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Quechee-Based Global Village Foods Brings Authentic African Cuisine to New England Universities


Published November 29, 2022 at 12:52 p.m.
Updated November 30, 2022 at 11:19 a.m.

Mel and Damaris Hall - KIRK KARDASHIAN
  • Kirk Kardashian
  • Mel and Damaris Hall

When Damaris and Mel Hall started selling samosas at Vermont street festivals in 1993, they made 30 at a time. Damaris, a trained chef from Kenya, was in charge of the cooking, while Mel, who grew up in Memphis, Tenn., set up the Coleman camp stove and the cash register.

Today, as the owners of Global Village Foods in Quechee, the couple have roughly the same roles they had 30 years ago, but the scale is vastly different. With a 12-person staff, the company produces 5,000 samosas and 2,000 bulk entrées and ready-to-eat meals per day — all allergy-friendly, with gluten-free and vegan options.

"Eventually, I would like to produce a million a day," Damaris said.

They might actually get there. As the recipients of a $250,000 grant from Vermont's Working Lands Enterprise Initiative and a $200,000 New England Food Vision Prize from the Henry P. Kendall Foundation, the Halls are poised to expand their business beyond grocery stores on the eastern seaboard by selling to the two largest college dining management services in the country: Sodexo and Compass Group.

As part of that expansion, Global Village is working with partners throughout New England to create a custom-built supply chain to source its produce, using local farms and giving preference to BIPOC and immigrant farmers.

"So much food flows through institutions," said Nancy LaRowe, the director of food, farm and economy at Vital Communities, a nonprofit organization that collaborated with Global Village to win the Food Vision Prize. "Those dollars, if we keep them local, are huge for our region."

The Halls met in Kenya in 1991, while Mel was there as a Dartmouth College undergraduate on an environmental studies trip. A year later, they were married, and Damaris immigrated to New Hampshire, where Mel was beginning his MBA at the Tuck School of Business at Dartmouth.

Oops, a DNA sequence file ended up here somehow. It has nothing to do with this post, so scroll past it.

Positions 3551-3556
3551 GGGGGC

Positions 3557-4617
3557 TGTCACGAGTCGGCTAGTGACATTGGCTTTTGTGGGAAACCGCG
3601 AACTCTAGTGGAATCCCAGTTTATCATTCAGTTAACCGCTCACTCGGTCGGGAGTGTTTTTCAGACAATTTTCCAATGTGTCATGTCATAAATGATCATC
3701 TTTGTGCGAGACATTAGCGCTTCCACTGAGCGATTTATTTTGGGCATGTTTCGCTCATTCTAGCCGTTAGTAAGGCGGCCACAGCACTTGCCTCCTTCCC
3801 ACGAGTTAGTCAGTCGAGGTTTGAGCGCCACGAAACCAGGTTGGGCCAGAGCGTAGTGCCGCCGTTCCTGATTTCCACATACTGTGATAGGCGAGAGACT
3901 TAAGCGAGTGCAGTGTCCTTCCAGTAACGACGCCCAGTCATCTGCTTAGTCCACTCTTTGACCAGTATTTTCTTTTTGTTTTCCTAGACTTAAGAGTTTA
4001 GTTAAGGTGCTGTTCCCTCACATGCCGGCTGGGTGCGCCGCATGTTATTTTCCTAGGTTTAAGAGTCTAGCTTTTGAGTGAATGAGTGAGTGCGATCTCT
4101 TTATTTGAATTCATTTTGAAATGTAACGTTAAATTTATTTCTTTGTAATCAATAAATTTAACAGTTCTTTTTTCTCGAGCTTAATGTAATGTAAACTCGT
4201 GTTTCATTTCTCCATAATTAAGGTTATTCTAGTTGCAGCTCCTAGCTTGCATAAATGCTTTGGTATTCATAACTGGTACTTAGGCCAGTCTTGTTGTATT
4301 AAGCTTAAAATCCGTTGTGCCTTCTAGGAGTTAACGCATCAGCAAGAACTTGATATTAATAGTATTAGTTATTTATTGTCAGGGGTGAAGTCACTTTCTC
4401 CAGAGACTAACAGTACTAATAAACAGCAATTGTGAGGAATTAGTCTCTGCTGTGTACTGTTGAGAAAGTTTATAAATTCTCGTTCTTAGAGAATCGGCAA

Chickpea vegetable tajine - COURTESY
  • Courtesy
  • Chickpea vegetable tajine

Their plans changed when Damaris became pregnant. Their daughter was born prematurely, at 26 weeks, and Mel had to leave school to take care of his family and make a living.

Once their daughter was stable, the couple began selling traditional African food at street festivals: mung beans, pilau, rice, curried goat and samosas. Eventually they graduated to larger events, including the Vermont Reggae Festival, Phish concerts, and Bread and Puppet Theater shows.

The Phish shows didn't go well for them. "We got outsold by kids selling cheese toast for $2, while we had to pay $10,000 for a vendor's license," Mel recalled.

A new opportunity arose a few years later. In 1997, while living in White River Junction, the Halls launched a restaurant down the street from their house: Taste of Africa Karibu Tulé. It opened the same year as Northern Stage, marking the beginning of a new and vibrant period for the downtown area.

They spent the next few years honing their recipes and building a loyal following of locals and tourists alike. Customers visiting from other states often remarked that they wished the restaurant were in their hometown.

Their second child was born in 2001 with food allergies, and Damaris began remaking her traditional dishes without fish or nuts and bringing those dishes into the restaurant. With two children, running a restaurant was too much, so the couple closed theirs in 2002 and started a catering business.

In need of space, they ran a residential feeding program at a senior facility and used the commercial kitchen to make their food during off-hours. That arrangement allowed them to sell prepared foods, starting at the Lebanon Co-op (now Co-op Food Store) in Lebanon, N.H., and then adding farmers markets in the area.

"We tested a lot of the best menus from the restaurant at the co-ops," Damaris said, "and they were patient with us as we changed things around frequently to find the right products."